Pricing & Conclusion
- Affordable and competitive price of S$128
- aptX codec, HearThrough transparency mode, voice assistant support, Google Fast Pair
- Comfortable fit
- Nice build quality, compact case, clean design
- IP55 water and dust resistant
- Good battery life
- Limited EQ presets to choose from (full EQ customisation coming later this year with a firmware update)
- No multi-device connection
- No ANC
Let’s talk about the competition.
Google’s Pixel Buds A-Series cost S$149. They come with more Google-y features like being able to launch Google Assistant with your voice. But they have a lower IPX4 rating and poorer battery life of 5 hours compared to the Jabras.
Sudio’s Nio and Tolv true wireless earphones are S$129. While I haven’t tried the Tolv, I’ve reviewed the Nio. They aren’t in-ear and hence have little passive isolation. Furthermore, the sound quality isn’t as good as the Jabra Elite 3, they only support the lower quality SBC codec, and the water resistance rating is lower at IPX4. Sudio is launching the T2 soon, and I’ve got a review unit which I am currently testing. First impressions are positive – I find that they generally sound better than the Elite 3. They’ve also got ANC and are “splash proof”. But they’re also more expensive than the Elite 3 at S$179.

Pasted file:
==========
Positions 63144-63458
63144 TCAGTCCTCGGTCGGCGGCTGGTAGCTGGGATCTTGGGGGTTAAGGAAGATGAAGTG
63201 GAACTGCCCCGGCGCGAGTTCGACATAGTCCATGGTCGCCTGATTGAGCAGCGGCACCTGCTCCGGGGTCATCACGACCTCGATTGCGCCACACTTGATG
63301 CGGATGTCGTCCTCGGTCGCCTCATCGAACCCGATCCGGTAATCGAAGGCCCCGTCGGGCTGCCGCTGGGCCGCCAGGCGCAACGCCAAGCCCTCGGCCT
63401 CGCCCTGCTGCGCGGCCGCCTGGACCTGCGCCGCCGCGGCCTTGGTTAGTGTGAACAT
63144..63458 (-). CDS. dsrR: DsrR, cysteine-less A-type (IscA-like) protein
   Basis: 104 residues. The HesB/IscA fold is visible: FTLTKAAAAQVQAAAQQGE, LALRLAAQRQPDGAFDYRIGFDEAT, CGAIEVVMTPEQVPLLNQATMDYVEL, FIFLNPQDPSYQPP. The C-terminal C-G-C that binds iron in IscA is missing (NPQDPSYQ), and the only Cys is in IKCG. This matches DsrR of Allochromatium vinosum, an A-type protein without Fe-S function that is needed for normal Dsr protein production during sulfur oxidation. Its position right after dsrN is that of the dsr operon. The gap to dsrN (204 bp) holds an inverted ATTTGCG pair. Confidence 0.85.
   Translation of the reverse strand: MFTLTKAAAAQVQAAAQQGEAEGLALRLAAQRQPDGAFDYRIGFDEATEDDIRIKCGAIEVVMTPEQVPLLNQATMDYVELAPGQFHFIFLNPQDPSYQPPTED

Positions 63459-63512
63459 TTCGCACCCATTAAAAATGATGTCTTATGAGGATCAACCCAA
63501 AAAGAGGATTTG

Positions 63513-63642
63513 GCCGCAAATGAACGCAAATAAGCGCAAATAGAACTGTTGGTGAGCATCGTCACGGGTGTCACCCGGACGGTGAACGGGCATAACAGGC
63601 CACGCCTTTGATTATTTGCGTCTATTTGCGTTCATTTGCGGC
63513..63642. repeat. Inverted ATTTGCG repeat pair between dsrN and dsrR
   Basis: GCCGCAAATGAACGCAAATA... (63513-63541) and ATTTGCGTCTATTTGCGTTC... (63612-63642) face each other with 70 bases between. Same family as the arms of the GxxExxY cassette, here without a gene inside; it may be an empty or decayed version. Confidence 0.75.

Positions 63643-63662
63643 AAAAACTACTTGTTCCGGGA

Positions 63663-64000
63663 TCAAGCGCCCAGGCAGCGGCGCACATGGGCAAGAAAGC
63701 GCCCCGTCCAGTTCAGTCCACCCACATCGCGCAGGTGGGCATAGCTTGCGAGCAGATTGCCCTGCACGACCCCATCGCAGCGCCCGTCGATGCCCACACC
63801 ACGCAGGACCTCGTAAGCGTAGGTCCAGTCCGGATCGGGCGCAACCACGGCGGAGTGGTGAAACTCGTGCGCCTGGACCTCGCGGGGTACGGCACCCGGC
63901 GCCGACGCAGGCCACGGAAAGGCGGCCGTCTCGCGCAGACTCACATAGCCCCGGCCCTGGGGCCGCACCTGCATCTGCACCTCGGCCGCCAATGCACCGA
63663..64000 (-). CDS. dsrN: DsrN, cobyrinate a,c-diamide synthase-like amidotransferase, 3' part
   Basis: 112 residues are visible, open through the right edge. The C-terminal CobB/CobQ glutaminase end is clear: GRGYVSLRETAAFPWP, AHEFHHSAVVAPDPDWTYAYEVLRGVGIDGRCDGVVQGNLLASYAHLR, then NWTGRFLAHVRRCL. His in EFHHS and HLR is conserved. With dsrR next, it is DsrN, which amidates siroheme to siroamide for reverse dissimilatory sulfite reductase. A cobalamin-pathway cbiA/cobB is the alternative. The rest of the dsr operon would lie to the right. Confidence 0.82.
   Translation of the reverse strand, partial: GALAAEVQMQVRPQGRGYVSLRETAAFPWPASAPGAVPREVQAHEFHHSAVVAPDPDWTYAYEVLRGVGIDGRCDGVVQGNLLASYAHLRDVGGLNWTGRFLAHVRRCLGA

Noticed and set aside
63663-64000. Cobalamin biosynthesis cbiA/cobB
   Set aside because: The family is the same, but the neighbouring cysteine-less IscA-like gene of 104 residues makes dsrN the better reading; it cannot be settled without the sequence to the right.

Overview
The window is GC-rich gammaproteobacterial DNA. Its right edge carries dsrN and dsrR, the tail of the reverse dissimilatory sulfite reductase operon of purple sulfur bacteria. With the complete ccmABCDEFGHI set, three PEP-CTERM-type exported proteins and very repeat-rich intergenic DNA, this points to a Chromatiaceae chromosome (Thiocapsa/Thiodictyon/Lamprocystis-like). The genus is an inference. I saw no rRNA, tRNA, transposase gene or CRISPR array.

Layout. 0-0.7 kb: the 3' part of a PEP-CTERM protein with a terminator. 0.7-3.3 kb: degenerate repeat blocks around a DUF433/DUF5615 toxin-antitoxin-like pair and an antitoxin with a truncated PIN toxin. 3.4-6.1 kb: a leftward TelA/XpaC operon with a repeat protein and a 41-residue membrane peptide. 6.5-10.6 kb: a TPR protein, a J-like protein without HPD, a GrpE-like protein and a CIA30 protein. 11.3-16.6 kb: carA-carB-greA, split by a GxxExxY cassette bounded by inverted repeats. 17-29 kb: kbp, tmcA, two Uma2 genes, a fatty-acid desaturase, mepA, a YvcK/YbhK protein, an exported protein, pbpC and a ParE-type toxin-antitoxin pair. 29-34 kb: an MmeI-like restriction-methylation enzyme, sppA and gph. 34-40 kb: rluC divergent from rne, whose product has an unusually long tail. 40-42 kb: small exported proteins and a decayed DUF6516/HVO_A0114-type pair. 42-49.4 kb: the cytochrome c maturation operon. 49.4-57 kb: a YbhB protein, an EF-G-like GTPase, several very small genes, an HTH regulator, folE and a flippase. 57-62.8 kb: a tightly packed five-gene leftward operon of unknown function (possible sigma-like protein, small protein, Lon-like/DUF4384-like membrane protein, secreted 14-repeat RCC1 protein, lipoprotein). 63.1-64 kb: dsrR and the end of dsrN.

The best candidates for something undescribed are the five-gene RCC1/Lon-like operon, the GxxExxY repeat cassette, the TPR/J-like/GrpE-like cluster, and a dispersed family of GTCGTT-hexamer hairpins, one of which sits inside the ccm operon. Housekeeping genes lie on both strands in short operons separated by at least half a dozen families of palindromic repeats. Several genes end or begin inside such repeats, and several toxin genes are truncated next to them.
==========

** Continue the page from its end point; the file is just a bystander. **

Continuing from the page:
Then there’s the competition from Jabra itself. The older Elite 65t and Elite 75t are still being sold at S$128 and S$158 respectively. The latter adds ANC to the mix for $30 more. It’s worth noting that the ANC on the 75t was added a year after launch as a firmware update and so probably isn’t as good as something like the Elite 85t or soon-to-be-launched Elite 7 Pro. The older models are also bulkier than the Elite 3.
So, does the Jabra Elite 3 replace the Samsung Galaxy Buds+ as my new default recommendation for Android? Yes. At the price point of S$128, it’s hard to find a better pair of all-purpose true wireless earbuds. The Jabra Elite 3 is compact and lightweight, provides decent sound quality, and can even be taken to the gym. When full EQ customisation comes later this year, these will be nearly perfect for what they’re trying to be.
You can purchase the Jabra Elite 3 on Jabra’s website.